“Case law is slowly evolving in this, these things are being tested nationwide,” Himelstein says.

The Massachusetts Department of Elementary and Secondary Education has asked the Mendon-Upton school district for a report on its iPad policies. It's due by the end of the month.

Public finances show £239m deficit

BBC - Thu, 2014-08-21 02:40
Government finances show an unexpected deficit in July for the second year running, according to figures from the Office for National Statistics.

Thailand coup general named as PM

BBC - Thu, 2014-08-21 02:38
Thailand's junta leader General Prayuth Chan-ocha, who led a coup in May, is named the new prime minister, after a parliamentary vote.

Ebola's cost to African economies

Marketplace - American Public Media - Thu, 2014-08-21 02:35

The Ebola outbreak claiming lives in West Africa is also hurting the economies of Sierra Leone, Guinea and Liberia and the harm is micro and macro in scope.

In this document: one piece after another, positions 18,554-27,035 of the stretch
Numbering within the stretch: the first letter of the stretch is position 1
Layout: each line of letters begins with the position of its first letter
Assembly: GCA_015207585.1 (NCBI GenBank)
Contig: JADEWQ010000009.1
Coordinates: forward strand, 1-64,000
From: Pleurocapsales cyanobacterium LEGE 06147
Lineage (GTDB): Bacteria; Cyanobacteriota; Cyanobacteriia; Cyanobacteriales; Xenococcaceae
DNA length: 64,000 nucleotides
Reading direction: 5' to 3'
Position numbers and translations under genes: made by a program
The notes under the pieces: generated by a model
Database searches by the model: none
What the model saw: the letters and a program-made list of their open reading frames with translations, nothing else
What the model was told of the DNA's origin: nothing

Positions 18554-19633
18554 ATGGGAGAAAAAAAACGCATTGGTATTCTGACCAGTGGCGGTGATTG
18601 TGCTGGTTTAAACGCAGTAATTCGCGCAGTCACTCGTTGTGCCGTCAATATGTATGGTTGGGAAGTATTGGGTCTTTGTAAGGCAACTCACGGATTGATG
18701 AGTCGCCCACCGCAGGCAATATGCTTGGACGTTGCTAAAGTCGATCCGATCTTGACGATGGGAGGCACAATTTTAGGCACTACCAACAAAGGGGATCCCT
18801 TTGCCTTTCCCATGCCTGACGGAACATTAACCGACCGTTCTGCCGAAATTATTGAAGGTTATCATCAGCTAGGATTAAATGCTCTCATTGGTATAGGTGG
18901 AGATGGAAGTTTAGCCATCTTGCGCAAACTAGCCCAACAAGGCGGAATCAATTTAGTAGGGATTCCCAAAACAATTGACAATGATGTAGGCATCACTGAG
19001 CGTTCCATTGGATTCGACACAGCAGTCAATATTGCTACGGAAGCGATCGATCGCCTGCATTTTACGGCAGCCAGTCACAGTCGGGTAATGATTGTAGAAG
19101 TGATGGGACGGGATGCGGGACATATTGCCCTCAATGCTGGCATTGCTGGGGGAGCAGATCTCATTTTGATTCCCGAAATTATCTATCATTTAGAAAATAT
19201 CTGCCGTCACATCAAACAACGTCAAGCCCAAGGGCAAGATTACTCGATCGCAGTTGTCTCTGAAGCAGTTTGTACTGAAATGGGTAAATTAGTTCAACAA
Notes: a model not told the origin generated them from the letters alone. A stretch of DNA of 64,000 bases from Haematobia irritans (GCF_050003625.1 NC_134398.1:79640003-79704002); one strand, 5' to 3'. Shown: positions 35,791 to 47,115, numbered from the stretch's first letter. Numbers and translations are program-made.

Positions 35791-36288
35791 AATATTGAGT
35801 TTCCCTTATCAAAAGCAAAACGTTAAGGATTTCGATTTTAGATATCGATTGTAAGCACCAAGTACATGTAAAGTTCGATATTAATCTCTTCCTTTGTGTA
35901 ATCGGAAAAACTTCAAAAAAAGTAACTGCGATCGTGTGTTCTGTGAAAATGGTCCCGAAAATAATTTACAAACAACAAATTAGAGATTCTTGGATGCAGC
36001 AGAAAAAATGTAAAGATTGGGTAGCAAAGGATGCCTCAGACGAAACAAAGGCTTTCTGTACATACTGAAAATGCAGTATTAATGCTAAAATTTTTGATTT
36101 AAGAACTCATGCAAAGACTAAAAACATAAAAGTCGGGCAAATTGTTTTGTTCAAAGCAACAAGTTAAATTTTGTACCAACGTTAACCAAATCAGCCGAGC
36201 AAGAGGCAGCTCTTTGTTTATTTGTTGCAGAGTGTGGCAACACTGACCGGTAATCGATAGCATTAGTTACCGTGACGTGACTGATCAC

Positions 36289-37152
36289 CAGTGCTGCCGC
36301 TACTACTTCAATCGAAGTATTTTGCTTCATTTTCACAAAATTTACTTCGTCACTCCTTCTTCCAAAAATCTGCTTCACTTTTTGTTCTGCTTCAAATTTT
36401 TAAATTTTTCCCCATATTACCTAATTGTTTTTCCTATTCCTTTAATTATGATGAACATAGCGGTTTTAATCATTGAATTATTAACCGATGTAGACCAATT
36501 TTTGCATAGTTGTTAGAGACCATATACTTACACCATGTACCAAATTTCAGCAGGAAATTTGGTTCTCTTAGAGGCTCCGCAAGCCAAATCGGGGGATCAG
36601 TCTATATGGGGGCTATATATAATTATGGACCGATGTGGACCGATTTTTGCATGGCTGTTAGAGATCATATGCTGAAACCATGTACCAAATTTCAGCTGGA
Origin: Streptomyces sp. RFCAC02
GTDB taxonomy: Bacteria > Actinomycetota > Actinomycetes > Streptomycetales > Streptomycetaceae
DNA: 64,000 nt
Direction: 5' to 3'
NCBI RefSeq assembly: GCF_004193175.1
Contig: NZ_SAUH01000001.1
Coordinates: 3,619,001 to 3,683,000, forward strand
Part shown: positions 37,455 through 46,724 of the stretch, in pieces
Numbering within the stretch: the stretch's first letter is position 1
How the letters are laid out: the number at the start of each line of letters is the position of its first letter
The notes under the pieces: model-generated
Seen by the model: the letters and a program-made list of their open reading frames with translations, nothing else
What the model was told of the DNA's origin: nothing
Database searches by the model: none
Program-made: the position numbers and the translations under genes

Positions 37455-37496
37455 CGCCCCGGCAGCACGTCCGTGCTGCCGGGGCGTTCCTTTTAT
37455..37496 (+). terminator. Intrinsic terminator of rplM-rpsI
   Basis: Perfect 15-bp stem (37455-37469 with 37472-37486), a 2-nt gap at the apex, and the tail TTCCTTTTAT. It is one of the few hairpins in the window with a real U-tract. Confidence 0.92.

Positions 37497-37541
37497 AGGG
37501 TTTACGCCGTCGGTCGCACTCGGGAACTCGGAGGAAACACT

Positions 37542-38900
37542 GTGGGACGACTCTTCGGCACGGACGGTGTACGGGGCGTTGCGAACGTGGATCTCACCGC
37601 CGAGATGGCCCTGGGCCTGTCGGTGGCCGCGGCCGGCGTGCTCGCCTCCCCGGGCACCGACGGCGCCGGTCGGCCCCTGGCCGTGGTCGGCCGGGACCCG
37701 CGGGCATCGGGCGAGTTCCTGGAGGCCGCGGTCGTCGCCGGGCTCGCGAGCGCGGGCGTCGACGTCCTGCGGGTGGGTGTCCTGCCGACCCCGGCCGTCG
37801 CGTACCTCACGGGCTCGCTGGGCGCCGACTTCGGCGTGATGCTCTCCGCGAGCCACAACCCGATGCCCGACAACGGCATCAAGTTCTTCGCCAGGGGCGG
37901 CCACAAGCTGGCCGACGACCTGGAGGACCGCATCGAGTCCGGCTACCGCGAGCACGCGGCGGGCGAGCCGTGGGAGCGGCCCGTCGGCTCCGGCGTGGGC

It starts small. But it quickly adds up: the World Bank Group has pledged as much as $200 million in aid.

Shop vendors, stalls that are the basis of the economy for ordinary people in these countries, are affected by curfews, night-time closings,” says J. Peter Pham, who directs the Africa Center at the Atlantic Council.

Add in border closings and flight cancellations. Tourism halts. Contractors with the mining company ArcelorMittal declared force majeure — an act of God — and left Liberia, though other operations continued.

Manufacturing has slowed, says Charles Laurie, head of the Africa practice for the global risk consultancy Maplecroft. He says workers are reluctant to “participate in jobs where large numbers of people are collecting at any one given time.”

An initial World Bank-IMF projection said Guinea could lose a full percentage point of GDP growth. Laurie says the region’s poverty means it’s heavily reliant on international aid organizations to shore up health infrastructure.

Governments are also selling bonds. Sierra Leone recently auctioned about $20 million in T-bills to help fund its Ebola fight.

These countries are extremely poor,” Laurie says, “so borrowing money is not much of a long term solution.”

Short-term solution as it is, he expects more borrowing to follow.